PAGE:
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Current time:0:00Total duration:5:25

Complex numbers — Harder example

Video transcript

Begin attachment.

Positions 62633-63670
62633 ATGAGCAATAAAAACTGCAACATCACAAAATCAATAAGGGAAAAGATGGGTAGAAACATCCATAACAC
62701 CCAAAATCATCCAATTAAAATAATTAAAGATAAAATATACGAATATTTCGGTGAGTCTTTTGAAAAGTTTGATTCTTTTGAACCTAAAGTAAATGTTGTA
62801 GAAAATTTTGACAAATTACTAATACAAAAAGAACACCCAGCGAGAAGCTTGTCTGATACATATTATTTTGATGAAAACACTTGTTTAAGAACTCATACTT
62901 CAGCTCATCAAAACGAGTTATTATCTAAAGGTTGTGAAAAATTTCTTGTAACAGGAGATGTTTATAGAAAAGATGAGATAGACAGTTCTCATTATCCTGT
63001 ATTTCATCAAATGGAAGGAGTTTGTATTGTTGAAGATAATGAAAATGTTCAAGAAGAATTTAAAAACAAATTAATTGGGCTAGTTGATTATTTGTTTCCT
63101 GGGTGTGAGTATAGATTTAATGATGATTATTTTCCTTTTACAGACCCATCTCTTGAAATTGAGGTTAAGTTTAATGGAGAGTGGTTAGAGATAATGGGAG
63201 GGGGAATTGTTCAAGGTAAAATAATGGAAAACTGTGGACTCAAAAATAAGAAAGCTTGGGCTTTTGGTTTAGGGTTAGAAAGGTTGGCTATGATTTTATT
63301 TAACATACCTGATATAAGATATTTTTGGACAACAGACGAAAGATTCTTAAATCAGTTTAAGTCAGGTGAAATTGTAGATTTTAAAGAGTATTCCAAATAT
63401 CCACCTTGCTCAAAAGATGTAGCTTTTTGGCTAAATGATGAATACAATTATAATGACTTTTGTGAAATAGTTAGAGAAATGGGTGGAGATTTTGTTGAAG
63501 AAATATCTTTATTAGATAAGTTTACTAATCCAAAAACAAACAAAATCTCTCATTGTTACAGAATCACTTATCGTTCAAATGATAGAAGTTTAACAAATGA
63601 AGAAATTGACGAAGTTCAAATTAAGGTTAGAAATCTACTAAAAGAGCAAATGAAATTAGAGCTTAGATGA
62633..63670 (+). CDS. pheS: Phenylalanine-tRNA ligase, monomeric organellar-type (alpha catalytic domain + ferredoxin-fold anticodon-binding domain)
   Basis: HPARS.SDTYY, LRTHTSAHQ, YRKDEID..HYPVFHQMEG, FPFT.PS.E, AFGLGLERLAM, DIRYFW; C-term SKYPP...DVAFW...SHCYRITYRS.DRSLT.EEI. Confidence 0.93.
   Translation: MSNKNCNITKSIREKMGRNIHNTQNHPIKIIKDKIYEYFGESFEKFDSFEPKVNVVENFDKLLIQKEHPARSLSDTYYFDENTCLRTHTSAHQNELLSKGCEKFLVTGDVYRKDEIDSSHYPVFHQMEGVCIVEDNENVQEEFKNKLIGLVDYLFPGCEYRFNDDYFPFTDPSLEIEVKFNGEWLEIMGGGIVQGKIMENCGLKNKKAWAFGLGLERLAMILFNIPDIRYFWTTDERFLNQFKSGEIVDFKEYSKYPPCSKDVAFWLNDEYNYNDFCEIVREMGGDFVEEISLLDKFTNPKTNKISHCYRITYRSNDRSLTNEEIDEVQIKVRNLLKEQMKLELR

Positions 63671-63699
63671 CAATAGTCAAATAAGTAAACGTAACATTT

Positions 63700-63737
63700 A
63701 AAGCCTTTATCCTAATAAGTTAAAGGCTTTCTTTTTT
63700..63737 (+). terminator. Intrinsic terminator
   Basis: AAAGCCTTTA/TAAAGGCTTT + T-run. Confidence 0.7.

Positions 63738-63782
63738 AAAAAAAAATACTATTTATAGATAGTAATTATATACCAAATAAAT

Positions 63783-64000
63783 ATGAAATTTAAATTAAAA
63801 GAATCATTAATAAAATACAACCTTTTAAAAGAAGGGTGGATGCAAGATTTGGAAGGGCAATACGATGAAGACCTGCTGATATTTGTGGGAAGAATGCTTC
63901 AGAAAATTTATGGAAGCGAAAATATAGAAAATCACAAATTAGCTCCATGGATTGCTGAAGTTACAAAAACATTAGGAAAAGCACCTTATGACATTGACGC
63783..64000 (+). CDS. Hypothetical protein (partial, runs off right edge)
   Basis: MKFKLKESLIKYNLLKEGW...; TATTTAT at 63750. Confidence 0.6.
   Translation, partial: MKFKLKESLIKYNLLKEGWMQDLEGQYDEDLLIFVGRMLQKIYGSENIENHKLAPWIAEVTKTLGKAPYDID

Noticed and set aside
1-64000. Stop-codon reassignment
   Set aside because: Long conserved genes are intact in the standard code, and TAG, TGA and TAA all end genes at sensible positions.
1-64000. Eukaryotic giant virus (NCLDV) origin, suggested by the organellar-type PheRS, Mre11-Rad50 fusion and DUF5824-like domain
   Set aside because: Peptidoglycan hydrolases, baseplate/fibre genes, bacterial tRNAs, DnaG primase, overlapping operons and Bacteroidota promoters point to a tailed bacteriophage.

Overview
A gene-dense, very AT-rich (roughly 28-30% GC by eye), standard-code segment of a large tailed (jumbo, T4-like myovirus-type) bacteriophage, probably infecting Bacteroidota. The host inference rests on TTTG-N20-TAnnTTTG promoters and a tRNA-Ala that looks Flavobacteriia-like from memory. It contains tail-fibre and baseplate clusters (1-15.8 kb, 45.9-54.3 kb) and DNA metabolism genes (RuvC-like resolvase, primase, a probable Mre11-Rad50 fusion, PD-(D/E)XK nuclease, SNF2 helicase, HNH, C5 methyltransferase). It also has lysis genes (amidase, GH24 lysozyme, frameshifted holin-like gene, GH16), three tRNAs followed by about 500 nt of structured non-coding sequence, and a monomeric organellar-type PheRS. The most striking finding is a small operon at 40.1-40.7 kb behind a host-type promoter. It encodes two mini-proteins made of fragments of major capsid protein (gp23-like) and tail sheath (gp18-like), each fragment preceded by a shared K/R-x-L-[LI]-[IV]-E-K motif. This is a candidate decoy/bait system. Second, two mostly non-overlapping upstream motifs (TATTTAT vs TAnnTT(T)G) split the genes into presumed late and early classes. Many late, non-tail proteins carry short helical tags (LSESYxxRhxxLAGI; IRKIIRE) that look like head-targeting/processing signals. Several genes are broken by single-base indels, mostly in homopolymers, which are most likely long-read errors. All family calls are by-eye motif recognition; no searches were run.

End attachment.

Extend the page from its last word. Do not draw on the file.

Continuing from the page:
- [Instructor] Which of the following is equivalent to the complex number shown above? And then we got this big, hairy mess here, where we wanna take the rational expression one plus i over one minus i and then add that to one over one plus i. Well, when you add two fractions like this, what you might wanna do is find a common denominator. And the easiest way to find a common denominator is to take the product of both of these things. Let me just rewrite everything. So we wanna take one plus i over one minus i and then add that, and let me switch some colors just so we can keep track of things, and then add that to one plus, or so one over one plus i. And actually, let me give myself some space here. So plus, plus one over one plus i. Well, we're able to add two fractions if we have the same denominator. And we can have the same denominator if we multiply both the numerator and the denominator here by this denominator, by one plus i, and if we multiply both the numerator and the denominator here by this denominator. And this is the way that you've always added fractions with unlike denominators. We're just finding a least common multiple. And that least common multiple, the easiest one, is just multiplying the denominators. So let's do that. So let's multiply the numerator and denominator here, so put some parentheses, times one plus i, and let's multiply the denominator here times one plus i. So notice, one plus i over one plus i, that's just going to be one. So we aren't changing its value, we're just going to find another way of expressing it. And this one over here, we wanna multiply the numerator and the denominator, and the denominator by this denominator, by one minus i, one minus i. So we're gonna multiply times, we're going to take this and multiply one minus i, multiply it by one minus i over one minus i. And once again, this thing right over here is just one. So we're not changing its value, we're just finding a good way to rewrite it so that we're going to have the same denominator. Notice, both of these denominators are now going to be the same thing. They're gonna be one plus i times one minus i. But let's figure out what this is. So this first one right over here, so the numerator, so let's see, we're gonna have one times one. Actually, let me do this in different colors just so we can keep track of everything. So we have this numerator right over here. One times one is one. One times i is i. I times one is i. And then i times i is negative one, is negative one. And then this denominator over here is going to be, so we're gonna have divided by one times one. And you could say that this is a difference of squares right over here. Well, let me just, I'll multiply it out. We'll see that it's a difference of squares. So one times one is one. One times plus i is plus i. Negative i times one is minus i. And then negative i times positive i, well, i times i would be negative one. But then we have this negative, so it's just going to be plus one. And so what does this simplify to? Let's see, you're gonna have one minus one, so those cancel out. And then you're gonna have this i minus i, that's just going to be zero. So this simplifies. In the numerator, you have two times i. And then in the denominator, in the denominator, you have one plus one is equal to two. And I can simplify this, but my goal isn't to simplify this. My goal is to have the same, is to have like denominators, so I'm just gonna leave this like this, just like that right now. And now let's move on to this one. Let's move on to this one. So the numerator, the numerator here is pretty straightforward. One times one minus i, that's just gonna be one minus i. And then the denominator here, one plus i times one minus i, we just figure that out. That simplifies to two. So that simplifies to two. So this has now become two i over two plus one minus i over two. Well, what's that going to be? Well, our denominator's going to be two. You could say we have two i-halves plus one minus i-halves. So how many halves is that going to be? Well, we wanna add, this has no real parts, so we wanna add the imaginary parts. So we're gonna have the one, this one, and then we could add, could take two i and then subtract i from that. Two i minus i is going to be i, so it's going to be one plus i over two. And they don't have exactly that. But if we then, if we just, instead of writing it like this, if we viewed this as, if we viewed this as 1/2 times one plus i, which this is the same thing, or if we viewed this as 1/2, if we distribute the 1/2, 1/2 plus 1/2 i or plus, ah, let me just write it 1/2 plus 1/2 i. And when we write it that way, when we write it that way, we see this choice is exactly that. And we are done.